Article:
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I have been adding dependency injection to my code because it makes by code much easier to Unit test through mocking.

However I am requiring objects higher up my call chain to have knowledge of objects further down the call chain.

Does this break the Law of Demeter? If so does it matter?

for example: a class A has a dependency on an interface B, The implementation of this interface to use is injected into the constructor of class A. Anyone wanting to use class A must now also have a reference to an implementation of B. And can call its methods directly meaning and has knowledge of its sub components (interface B)

Wikipedia says about the law of Demeter: "The fundamental notion is that a given object should assume as little as possible about the structure or properties of anything else (including its subcomponents)."

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Can you post some example code? If you are doing foo.bar().baz() then yes, you are breaking the Law of Demeter. Are you saying that you end up doing this? –  asterite Oct 1 '08 at 22:32
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6 Answers

up vote 11 down vote accepted

Dependency Injection CAN break the Law of Demeter. If you force consumers to do the injection of the dependencies. This can be avoided through static factory methods, and DI frameworks.

You can have both by designing your objects in such a way that they require the dependencies be passed in, and at the same time having a mechanism for using them without explicit performing the injection (factory functions and DI frameworks).

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I think you nailed it. Some of the other answers to this question aren't focusing on the asker's specific situation. –  moffdub Oct 2 '08 at 0:11
    
Can you elaborate on the term 'consumer' please? –  meowsqueak Sep 12 '12 at 23:45
    
In this case a consumer of a Class is any other code that calls methods on that class. –  Mark Roddy Sep 14 '12 at 0:11
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If I understand you correctly, this isn't caused by the use of dependency injection, it's caused by using mocking strategies that have you specify the function calls you expect a method to make. That's perfectly acceptable in many situations, but obviously that means you have to know something about the method you're calling, if you've specified what you think it's supposed to do.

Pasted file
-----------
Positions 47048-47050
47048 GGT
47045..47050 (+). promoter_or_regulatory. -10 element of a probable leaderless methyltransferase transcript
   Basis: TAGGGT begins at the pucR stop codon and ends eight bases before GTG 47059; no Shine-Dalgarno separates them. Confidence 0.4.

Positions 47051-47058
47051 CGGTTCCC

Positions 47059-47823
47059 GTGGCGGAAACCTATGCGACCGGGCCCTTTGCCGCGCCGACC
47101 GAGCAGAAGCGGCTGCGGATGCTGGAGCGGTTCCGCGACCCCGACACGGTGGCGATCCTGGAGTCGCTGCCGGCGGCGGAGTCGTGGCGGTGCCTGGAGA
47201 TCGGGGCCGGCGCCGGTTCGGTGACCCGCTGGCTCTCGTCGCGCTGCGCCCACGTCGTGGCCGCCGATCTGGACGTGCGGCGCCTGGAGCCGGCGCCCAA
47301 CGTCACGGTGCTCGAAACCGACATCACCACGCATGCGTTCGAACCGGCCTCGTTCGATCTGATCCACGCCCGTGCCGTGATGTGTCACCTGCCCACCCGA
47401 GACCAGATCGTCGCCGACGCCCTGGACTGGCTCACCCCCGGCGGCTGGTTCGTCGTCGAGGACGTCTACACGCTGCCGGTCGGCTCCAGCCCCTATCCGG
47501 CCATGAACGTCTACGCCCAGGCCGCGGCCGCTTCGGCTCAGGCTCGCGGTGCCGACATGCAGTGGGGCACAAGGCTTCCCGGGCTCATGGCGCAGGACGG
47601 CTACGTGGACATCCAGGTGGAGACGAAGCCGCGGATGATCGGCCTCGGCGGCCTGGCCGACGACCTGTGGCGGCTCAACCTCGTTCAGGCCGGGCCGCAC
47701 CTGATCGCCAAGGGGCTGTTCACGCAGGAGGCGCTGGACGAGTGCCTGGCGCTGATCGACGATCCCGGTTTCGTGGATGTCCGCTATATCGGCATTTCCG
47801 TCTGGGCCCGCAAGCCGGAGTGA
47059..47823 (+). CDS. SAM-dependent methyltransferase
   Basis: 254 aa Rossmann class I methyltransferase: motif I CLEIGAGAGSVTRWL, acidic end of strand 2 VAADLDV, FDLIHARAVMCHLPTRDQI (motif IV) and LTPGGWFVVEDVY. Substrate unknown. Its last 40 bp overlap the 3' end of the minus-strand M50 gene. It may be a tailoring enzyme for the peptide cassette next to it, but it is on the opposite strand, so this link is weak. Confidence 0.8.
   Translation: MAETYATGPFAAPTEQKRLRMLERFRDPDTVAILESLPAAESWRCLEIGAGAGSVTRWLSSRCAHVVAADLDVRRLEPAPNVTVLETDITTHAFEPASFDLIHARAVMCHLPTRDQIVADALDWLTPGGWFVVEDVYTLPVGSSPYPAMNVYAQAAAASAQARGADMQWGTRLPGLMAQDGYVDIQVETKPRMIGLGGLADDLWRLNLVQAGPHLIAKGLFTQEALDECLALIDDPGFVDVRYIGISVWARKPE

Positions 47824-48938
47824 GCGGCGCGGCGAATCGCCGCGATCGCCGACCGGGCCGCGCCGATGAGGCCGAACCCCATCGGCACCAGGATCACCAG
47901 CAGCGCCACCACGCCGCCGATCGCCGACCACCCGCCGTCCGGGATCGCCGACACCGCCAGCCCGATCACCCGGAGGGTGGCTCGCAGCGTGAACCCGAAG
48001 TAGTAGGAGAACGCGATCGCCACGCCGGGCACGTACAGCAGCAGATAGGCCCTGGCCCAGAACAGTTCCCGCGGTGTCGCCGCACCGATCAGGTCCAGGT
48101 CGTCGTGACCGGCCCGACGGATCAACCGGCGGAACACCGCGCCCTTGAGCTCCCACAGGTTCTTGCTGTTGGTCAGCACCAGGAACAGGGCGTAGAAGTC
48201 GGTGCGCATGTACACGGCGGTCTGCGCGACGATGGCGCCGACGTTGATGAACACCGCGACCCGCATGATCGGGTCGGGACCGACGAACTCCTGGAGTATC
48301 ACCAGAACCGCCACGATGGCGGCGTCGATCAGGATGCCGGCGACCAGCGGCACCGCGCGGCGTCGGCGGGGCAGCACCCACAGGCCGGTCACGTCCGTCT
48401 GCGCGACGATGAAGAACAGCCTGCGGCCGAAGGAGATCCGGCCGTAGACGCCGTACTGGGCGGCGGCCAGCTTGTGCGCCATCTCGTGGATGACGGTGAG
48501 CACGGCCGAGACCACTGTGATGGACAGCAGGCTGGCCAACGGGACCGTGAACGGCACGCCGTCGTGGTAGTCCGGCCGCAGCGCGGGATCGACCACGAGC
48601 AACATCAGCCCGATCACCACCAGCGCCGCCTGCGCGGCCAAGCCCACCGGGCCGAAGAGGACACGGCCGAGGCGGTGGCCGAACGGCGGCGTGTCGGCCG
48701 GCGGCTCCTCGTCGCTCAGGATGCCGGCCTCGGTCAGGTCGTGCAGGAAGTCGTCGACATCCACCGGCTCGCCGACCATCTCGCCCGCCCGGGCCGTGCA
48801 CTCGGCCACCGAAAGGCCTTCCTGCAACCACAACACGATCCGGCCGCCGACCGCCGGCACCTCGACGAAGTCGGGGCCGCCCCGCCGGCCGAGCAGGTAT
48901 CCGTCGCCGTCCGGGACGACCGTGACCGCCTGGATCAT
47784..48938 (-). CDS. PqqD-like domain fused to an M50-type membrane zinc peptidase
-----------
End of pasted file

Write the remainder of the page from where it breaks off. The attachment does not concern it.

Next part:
Writing good software requires balancing tradeoffs. As the implementation becomes more complete, it becomes more inconsistent. You have to decide what risks those inconsistencies create, and whether they're worth the value created by their presence.

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How does it break it? DI perfectly fits in idea of least knowledge. DI gives you low coupling - objects are less defendant on each other.

Citing Wikipedia:

...an object A can request a service (call a method) of an object instance B, but object A cannot “reach through” object B to access yet another object...

Usually DI works exactly the same way, i.e. you use services provided by injected components. If your object try to access some of the B's dependencies i.e. it knows much about B - that's leads to high coupling and breaks idea of DI

However I am requiring objects higher up my call chain to have knowledge of objects further down the call chain

Some example?

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Does it break the law?
Strictly speaking, I think it does.
Does it matter?
The main danger of breaking the law is that you make your code more brittle.
If you really keep it to just the tests, it seems like that danger is not too bad.
Mitigation
My understanding of the Law of Demeter is that it can be followed by having "wrapper methods" which prevent directly calling down into objects.

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The Law of Demeter specifies that the method M of the object O can call methods on objects created/instantiated inside M. However, there's nothing that specifies how these objects were created. I think it's perfectly fine to use an intermediary object to create these, as long as that object's purpose in life is only that - creating other objects on your behalf. In this sense, DI does not break the Law of Demeter.

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Depends :-)

I think the top answer is not correct , even with a framework a lot of code uses Dependency injection and injects high level objects. You then get spaghetti code with lots of dependencies.

Dependency injection is best used for all the stuff that would pollute your object model eg an ILogger. If you do inject business object ensure its at the lowest level possible and try to pass it the traditional method if you can . Only use the dependecy injection if it gets to messy .

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